``Broadcasters could not stay in business if they did not show the kinds of programs children want to see,'' says Mr. Miller. ``It doesn't require legislative action.''
But isn't there some obligation to make kids eat their spinach - electronically speaking - to supplement the diet of candy they're now getting?
Let market forces provide this, broadcasters respond. The system has poured money into the field, creating innumerable new series, and the costs are skyrocketing. Putting a cap on commercials would be killing the goose that lays the golden egg.
As evidence, Miller points to magazine shows like NBC's ``Main Street,'' which sometimes tackle tough issues facing young people. ``Children are not as interested as before in the action type of animated programs,'' he says. ``Cartoons are more `pro-social' than in the past.''
``Pro-social'' is a generic, infinitely adaptable label coined in the '70s. It means cartoon characters who speak of brotherhood, fair play, and sometimes even toss in little axioms about drugs and other evils. This kind of talk in the mouths of animated figures may startle anyone familiar with the old days of manic cartoons and their semi-comic mayhem.
``You don't inculcate those values by having characters shoot at each other for 20 minutes and then adding `Say no to drugs' at the end,' says Charren. ``It's a band-aid. What's missing is wonderful children's writers doing wonderful programming. Everybody should be trying to create the most excellent programs they can, ones that could be award submissions.''
Will this bill encourage that? Ironically, some of the loudest ``nays'' come from the ranks of reformers themselves. It's a fig leaf to make continued commercial abuse of children appear more acceptable, they say: Look at the holes! The bill doesn't include the long-sought goal of requiring stations to air at least some kind of informational programming for kids - even an hour a day. That was lobbied out. And it doesn't even reduce commercials, because they already average less than the bill's limits.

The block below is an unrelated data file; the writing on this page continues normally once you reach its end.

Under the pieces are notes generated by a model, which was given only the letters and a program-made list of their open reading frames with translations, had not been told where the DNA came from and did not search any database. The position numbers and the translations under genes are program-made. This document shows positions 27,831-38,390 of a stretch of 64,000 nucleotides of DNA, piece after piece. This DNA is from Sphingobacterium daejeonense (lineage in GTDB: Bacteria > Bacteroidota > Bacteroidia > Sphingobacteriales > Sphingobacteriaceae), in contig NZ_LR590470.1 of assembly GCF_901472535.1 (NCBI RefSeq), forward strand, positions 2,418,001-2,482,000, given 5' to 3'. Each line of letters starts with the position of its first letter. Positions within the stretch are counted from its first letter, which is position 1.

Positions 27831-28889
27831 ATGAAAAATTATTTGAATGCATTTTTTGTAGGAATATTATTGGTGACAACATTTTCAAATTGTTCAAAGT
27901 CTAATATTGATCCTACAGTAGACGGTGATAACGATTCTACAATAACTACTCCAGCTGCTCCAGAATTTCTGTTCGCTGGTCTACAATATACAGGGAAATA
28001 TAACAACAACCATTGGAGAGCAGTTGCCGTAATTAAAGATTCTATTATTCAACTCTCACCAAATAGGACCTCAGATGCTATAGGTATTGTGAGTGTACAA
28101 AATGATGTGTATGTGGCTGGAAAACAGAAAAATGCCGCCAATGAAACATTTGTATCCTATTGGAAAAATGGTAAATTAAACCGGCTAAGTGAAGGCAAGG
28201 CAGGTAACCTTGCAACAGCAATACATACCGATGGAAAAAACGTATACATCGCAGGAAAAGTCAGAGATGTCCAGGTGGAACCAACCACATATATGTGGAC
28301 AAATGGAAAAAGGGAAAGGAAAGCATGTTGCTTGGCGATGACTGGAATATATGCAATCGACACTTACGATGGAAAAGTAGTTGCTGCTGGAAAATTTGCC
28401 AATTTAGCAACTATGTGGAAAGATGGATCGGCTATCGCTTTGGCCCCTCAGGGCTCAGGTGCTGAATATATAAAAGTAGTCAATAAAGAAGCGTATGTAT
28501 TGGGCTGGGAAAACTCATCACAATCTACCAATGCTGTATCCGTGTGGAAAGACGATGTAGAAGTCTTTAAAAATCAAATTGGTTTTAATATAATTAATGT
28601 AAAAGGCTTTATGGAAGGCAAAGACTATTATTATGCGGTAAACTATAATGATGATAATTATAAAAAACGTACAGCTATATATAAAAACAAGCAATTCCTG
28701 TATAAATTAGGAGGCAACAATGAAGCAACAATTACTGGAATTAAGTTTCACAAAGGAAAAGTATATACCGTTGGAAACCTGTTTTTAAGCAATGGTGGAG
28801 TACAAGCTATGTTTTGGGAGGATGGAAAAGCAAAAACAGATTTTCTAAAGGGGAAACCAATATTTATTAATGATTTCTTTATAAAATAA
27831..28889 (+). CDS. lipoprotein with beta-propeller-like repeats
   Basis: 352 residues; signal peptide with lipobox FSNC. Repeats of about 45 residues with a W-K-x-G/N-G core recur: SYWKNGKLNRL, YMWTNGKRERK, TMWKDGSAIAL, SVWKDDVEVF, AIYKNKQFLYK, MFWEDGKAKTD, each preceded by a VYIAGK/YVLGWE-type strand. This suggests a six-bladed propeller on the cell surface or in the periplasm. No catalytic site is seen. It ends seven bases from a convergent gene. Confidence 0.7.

Broadcasters are quick to agree. They point to a study by the National Association of Broadcasters showing 8 minutes, 38 seconds per hour of commercials on the networks and most independent stations.
But the NAB figures are averages, which can be dangerously reassuring - something discovered by the man who drowned in a lake with an average depth of two feet. Bill-backers point to the much higher levels - up to 14 minutes per hour on some Saturday-morning shows - found in a study by Dale Kunkel of the University of California, Santa Barbara. It shows that kids can find themselves drowning in commercials whose numbers appear reasonable when averaged out.
Another sore point for some activists: The bill lacks any ban on ``toy-length commercials'' - cartoons like ``Transformers,'' created by toymakers and featuring the toys themselves. How can a toothless law like this one stop such abuse? they ask.
It shouldn't, a former activist replies. In the early '80s, law professor James R. Adams worked to get certain cereal commercials on kids' shows off the air. He thought the cereals were harmful and the ads misleading.
``It was something over which parents couldn't exercise much control,'' says Professor Adams, of the University of the Pacific in Sacramento, Calif. ``Those kids got sort of brainwashed. After the damage was done, there was no real way you could get at cerealmakers. It was like trying to get at cigarettemakers today.
``But now we have better labels, so I'd be opposed to banning cereal commercials. And today if you have an unsafe toy, the manufacturer is legally responsible. With cereal, it was a necessary interference. You could prove they harmed kids. But with these toys, you cannot prove there's anything wrong, and I don't like this kind of government interference.''
But for Charren, ``This bill is infinitely better than nothing. I know how hard it was to get this language, and I hope that no effort to `improve' it will do it in. That would give our opponents an excuse to try to kill it.
``With this bill,'' she adds in a rising tone, ``we're saying stations have to serve the interest of kids. And if they don't, the public can scream.''
As a founding member of kids' TV activism, Charren will undoubtedly be one of principal screamers.
Tomorrow: The battle over commercials.